PFAS compounds are in “a whole host of chemicals and products that we use in our everyday world, and so the potential for us coming into contact with this is very high,” explained Hendershot, “and we have incidental PFAS ingestion that occurs through our day.” She adds that ingestion, mostly through drinking water, is what the state considers the biggest concern.
The contamination of drinking water can come from a number of sources. When people talk about the PFAS issue, most people think first of the Wolverine World Wide Tannery. However, as Ellison shared, firefighting foam, waterproofing uses, chrome plating, and Teflon products are also just a few of the many sources of PFOAS, PFAS, PFOS, and other variations of the compound, contaminating water in communities across Michigan as well as other states.
So, what’s being done? What can be done? By the state? By residents?
As a representative from EGLE and The Michigan PFAS Action Response Team (MPART), Hendershott explained that the MPART group is in the process of getting a maximum contaminant level, or MCL, set for PFAS chemicals. This would provide the first enforceable standard for the use of these compounds in the state, as well as the first MCL to be put in place by a state on its own – not first implemented by the federal government, as typically happens. As it stands, there are still no federal standards for PFOS or PFAS levels or clean up.
Ellison has spent years reporting on PFAS concerns and speaking to folks affected by and those studying what can be done. He offered a number of resources for concerned residents. Check out the Agency for Toxic Substances and Disease Registry (ATSDR), a toxicology resource from the CDC to find out more information about PFAS. The MLive reporter suggests if someone is in a community that has been notified of potential water contamination of PFAS and have concerns about the water in their home, they might consider looking into the Freshwater Future resource for at-home water testing.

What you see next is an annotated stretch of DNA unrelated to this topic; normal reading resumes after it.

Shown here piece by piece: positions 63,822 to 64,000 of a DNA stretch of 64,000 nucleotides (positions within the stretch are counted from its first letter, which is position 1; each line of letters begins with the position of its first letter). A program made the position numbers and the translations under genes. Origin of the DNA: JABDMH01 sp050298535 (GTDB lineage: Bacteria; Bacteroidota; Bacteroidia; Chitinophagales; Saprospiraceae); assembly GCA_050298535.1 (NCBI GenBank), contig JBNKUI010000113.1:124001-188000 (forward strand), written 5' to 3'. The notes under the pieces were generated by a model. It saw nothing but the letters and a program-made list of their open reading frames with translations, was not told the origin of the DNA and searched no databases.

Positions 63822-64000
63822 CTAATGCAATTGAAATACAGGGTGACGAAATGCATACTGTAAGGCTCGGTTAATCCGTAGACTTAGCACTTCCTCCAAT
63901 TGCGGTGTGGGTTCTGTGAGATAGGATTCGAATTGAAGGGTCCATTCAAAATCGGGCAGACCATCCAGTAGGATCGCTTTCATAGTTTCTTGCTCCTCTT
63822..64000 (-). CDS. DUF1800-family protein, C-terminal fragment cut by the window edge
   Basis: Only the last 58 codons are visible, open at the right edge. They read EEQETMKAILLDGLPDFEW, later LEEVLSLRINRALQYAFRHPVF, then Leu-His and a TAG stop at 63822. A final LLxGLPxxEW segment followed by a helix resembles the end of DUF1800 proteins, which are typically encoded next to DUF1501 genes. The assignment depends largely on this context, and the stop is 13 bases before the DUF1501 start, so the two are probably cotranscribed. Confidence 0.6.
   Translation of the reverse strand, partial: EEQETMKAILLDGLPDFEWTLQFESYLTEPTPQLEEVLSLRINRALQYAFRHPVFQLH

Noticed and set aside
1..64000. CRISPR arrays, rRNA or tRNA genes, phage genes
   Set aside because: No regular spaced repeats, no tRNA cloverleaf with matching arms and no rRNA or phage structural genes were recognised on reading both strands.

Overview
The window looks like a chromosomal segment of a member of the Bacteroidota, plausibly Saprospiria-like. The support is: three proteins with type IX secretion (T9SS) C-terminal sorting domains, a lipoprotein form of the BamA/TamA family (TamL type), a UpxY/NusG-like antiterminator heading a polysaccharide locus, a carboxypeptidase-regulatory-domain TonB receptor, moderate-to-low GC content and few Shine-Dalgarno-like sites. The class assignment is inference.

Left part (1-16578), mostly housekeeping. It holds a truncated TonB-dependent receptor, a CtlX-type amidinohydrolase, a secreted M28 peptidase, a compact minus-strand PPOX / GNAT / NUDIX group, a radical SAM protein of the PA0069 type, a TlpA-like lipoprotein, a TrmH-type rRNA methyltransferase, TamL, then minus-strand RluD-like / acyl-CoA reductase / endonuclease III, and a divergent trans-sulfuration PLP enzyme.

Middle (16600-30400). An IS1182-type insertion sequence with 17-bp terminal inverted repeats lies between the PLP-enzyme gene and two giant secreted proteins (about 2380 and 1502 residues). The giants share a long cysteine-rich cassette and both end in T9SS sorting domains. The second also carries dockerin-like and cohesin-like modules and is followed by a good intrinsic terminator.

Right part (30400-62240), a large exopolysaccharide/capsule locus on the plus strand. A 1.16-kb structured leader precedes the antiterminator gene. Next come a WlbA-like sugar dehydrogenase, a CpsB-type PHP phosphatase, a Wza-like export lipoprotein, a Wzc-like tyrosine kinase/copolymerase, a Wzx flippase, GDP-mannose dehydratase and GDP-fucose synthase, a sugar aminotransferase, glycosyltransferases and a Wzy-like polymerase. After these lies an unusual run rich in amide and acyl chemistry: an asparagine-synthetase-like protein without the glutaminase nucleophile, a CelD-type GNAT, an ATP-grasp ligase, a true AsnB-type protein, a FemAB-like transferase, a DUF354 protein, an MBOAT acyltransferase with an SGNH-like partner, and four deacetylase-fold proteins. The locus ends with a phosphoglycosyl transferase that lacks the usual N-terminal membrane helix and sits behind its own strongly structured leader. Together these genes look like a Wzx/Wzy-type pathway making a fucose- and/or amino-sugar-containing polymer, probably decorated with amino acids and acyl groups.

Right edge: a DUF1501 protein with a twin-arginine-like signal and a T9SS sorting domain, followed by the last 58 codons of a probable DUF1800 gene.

So should we be talking to our doctors about this? Professor Rediske asserted matter-of-factly: “I’ve talked to my doctor.” Rediske specified, “I think if you feel you’ve been exposed more than the average person … particularly, exposed through drinking water, you need to have a dialog with your physician,” this can help individuals plan to be more careful about things like cholesterol and more vigilant about screening for specific cancers and other known health issues. He says the biggest concern, in his opinion, is fetal and young childhood health. Particularly the risk for immunity damage, should be monitored and pediatricians need to be aware of children’s’ potential exposure if they in one of these possible contaminated water areas, specifically if drinking water has been affected.
Hendershott noted that some training for medical professionals has also been offered from Kent County Health Department regarding PFAS. Though the information has been getting conveyed to the medical community in these areas, it’s not as easy as we might think to pinpoint PFAS-related health issues in individuals at this time.
Listen to the full conversation above.